Perch Fish Farm
Perch species are native in some American lakes, particularly in Lake Michigan and Lake Erie. The popular yellow perch is usually farmed using the pond culture method. Due to its popularity, perch production has become a hundred-million-dollar-industry in the U.S.
Are you interested in starting a farm that would supply a part of the country’s demand for the fish?
The silver and yellow perch are the two species of perch that are widely raised commercially. The silver perch is a freshwater fish native in Australia. The yellow perch, differentiated from the “ocean perch” and the “rock perch,” is native in Lake Michigan and Lake Erie. Yellow perch has a white, flaky, mildly sweet meat. It can grow up to 10 inches in length and 16 oz. in weight. In the North Central Region, the growing season for fingerlings starts in April and end in October or November. Perch production in the U.S. is valued at several hundred million dollars with Wisconsin and Ohio topping the list of states with the largest production of the fish.
Perch Farming - Pond Culture Method
Perch farms usually use natural reproduction to get young perch. This method is also called the pond culture method wherein male and female broodfish are stocked in ponds and allowed to spawn in suitable substrates. The broodstock or fertilized perch eggs are usually taken from the wild, although some also use those that have been reared in captivity. Perch larvae are then stocked into fertilized production ponds where they are weaned from natural diet to formulated diet until they are harvested. The natural reproduction method is considered a simple and economical way to reproduce the fish.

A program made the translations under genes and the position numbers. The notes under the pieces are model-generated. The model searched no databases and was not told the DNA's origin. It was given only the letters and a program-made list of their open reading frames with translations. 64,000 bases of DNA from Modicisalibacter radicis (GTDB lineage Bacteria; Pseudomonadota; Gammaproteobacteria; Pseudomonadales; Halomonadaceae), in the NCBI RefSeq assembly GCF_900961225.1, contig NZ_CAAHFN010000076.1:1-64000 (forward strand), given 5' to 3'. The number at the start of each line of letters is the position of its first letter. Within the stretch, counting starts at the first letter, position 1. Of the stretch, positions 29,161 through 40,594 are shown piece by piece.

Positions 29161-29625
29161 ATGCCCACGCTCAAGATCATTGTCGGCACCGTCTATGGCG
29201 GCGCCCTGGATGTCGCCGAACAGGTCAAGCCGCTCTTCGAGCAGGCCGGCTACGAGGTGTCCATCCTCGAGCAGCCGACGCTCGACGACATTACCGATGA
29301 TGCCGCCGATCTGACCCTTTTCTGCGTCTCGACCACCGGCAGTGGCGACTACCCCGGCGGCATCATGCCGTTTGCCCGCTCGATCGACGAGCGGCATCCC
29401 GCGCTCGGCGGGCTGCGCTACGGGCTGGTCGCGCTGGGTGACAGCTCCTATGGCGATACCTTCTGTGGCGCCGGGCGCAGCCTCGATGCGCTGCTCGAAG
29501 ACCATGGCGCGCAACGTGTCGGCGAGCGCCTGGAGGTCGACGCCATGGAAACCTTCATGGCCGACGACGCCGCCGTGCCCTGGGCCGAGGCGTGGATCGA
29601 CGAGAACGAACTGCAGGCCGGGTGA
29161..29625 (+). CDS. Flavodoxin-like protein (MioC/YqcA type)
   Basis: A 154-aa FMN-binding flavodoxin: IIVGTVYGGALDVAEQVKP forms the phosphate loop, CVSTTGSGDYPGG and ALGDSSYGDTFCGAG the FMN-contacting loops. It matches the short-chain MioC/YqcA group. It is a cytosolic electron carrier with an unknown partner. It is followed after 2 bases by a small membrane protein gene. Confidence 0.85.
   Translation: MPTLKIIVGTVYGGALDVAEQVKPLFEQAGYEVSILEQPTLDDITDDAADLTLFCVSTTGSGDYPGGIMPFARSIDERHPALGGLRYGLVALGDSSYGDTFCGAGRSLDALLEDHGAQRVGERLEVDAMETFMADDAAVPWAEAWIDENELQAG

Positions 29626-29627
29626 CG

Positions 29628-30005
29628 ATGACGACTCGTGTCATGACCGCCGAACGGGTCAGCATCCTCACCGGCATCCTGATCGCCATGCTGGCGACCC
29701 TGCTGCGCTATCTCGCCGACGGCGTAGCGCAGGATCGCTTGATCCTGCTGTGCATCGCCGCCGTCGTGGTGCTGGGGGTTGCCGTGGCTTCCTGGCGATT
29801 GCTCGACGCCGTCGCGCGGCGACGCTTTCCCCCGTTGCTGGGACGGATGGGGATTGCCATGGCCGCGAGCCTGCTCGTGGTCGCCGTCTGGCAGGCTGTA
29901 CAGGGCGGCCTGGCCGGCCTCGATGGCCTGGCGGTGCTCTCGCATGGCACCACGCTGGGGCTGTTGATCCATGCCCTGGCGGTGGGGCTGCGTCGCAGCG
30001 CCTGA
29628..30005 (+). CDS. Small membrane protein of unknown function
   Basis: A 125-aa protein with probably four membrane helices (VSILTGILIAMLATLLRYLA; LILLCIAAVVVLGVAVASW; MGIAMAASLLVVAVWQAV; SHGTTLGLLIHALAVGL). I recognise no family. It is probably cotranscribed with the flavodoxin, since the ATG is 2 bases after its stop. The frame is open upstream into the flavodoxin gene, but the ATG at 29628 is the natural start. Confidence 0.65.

Perch Farming - Tank System Method
Researches are also being done to refine technologies using hormone induced reproduction in tank systems. The tank system method is more expensive to perform because it requires considerable investment on equipment and higher production costs. To control the conditions inside tank systems, pumps and aerators are needed. In order for these to run, there should be constant supply of electricity. What makes the tank system better than the natural method is it allows a possible shorter production period. Both processes are used to raise perch for commercial distribution in the country.
For the natural process, one would need a piece of land for the pond. The pond should have a well for its water supply, a ditch and a levee. As basis, a 5,000 lb. perch production would need about 1.5 acres of pond, and one of each well, ditch and levee. Bigger ponds would need an additional number of these. For the water system, there should be a drainpipe, drain/valve, and pump. For the operation, there should be an electrical system, boat, monitoring and test equipment, aerator, feeder, feed storage, and scale. To harvest the fish, there should be seine nets, fish baskets, coolers, and truck to deliver frozen fish.
For resources on perch rearing, visit the Web site of the University of Wisconsin and search for “perch.”
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